Welcome to the first of a six -part blog series which shows how residential appraisers value real estate using comparable sales. I will take the methods we use and break them down into simple terms using real life examples.
Who should be reading this series? This information might benefit anyone interested in home values but I am writing it for you the real estate agent located in Eastern MA with MLS-PIN access, and with two specific needs in mind;
- a real estate agent doing a CMA to get a potential home value for a listing appointment;
- a real estate agent with a pending sale who is meeting the real estate appraiser.
In both cases being knowledgeable and learning to apply the techniques will give you certain advantages that can help you to be more successful and effective at serving your clients.
This series might also benefit you if you have ever;
- Bought or refinanced a home and want an understanding as to how the sales comparison portion of your appraisal works;
- Checked your home’s assessed value;
- searched for a Zestimate or any other of automated “free home value estimator”.
The 5 steps in the Sales Comparison approach are as follows
1) Study the market then select sales and listings most comparable to the subject (the residence being appraised).
2) Collect and verifydata for each property e.g.; listing and sale prices and dates, physical and locational characteristics plus any special relevant conditions.
3) Analyze and compare each comp with the subject. Consider the time of the sale, location, physical characteristics and conditions of the sale.
4) Adjust the sales price of each comp up or down for any key differences that impact value and/or marketability. Adjustments are derived from the market using matched pairs, regression analysis and other techniques (hang in there this will be to be demystified in part 5).
5) Reconcile the “adjusted sales price” of the comps into one indicated value for the subject.
If you are a real estate agent with a pending sale who is meeting a real estate appraiser, how important is it to for you to know the steps appraisers use? I always “comp out” my subject property but I respect and am interested in the broker’s opinion. My usual experience is that the broker provides “comps” are unusable for reasons that will become clear. you will be able to provide good quality comparables for use in your appraiser package.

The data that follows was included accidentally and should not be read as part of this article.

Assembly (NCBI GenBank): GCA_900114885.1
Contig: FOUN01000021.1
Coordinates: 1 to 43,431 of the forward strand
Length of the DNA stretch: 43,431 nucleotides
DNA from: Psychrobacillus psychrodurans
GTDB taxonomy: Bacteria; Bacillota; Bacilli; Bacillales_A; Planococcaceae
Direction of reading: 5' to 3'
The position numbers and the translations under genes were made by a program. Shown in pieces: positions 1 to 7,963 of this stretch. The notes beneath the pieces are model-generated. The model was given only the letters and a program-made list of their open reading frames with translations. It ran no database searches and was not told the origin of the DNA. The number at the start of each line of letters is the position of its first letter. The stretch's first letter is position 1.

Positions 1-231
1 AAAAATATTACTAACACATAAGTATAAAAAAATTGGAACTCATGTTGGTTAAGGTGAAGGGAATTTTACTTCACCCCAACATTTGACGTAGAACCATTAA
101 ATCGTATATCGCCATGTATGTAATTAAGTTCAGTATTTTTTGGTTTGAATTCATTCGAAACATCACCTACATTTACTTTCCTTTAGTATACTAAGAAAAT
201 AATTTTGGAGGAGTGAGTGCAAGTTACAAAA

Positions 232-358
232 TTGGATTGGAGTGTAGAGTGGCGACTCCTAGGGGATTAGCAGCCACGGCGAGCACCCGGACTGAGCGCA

If you are a real estate agent doing a CMA for a listing appointment, how important is it for you to close the appointment and leave with listing in hand? You will be able to not only determine and support the correct listing value for your presentation, but will also be able to cut a competitor’s CMA comps to shreds.
This 6 part series will be as follows:
2) Selecting Comparables- Finding an initial value range. How to select truly comparable properties. MLS filtering and research tips, tricks and techniques. The importance of bracketing. Forget price per square foot, why you just have to let this truly awful and misleading indicator go (don’t tell your competition why).
3) Data Verification- GIGO Time saving research methods and shortcut. the most valuable free websites. reading and understanding assessor’s field cards. What to do after discovering non-comps because they failed verification (hint- toss them).
4) Sales Comparisons- Not all differences are valuable in your market. what are the key characteristics that impact value? Understanding the cost vs. the market value of improvements. How to explain this to your clients.
5) Comparable Adjustments- Matched pairs, sequential percentage adjustment, lump sum dollar adjustments, regression analysis, depreciated cost of new.
6) Reconciliation of Comps- Why you never simply average the comps, and how to do a weighted average.
Do not worry if these terms are unfamiliar or seem math-scary. appraisers have our own lexicon just like any profession. The purpose of this series is to demystify and simplify what is going on under the hood of a sales comparison approach to value. And to provide a simple method you can use for your CMAs and appraiser meetings.
See you on Monday 3/31/14 for Part 2 – Selecting Comparable
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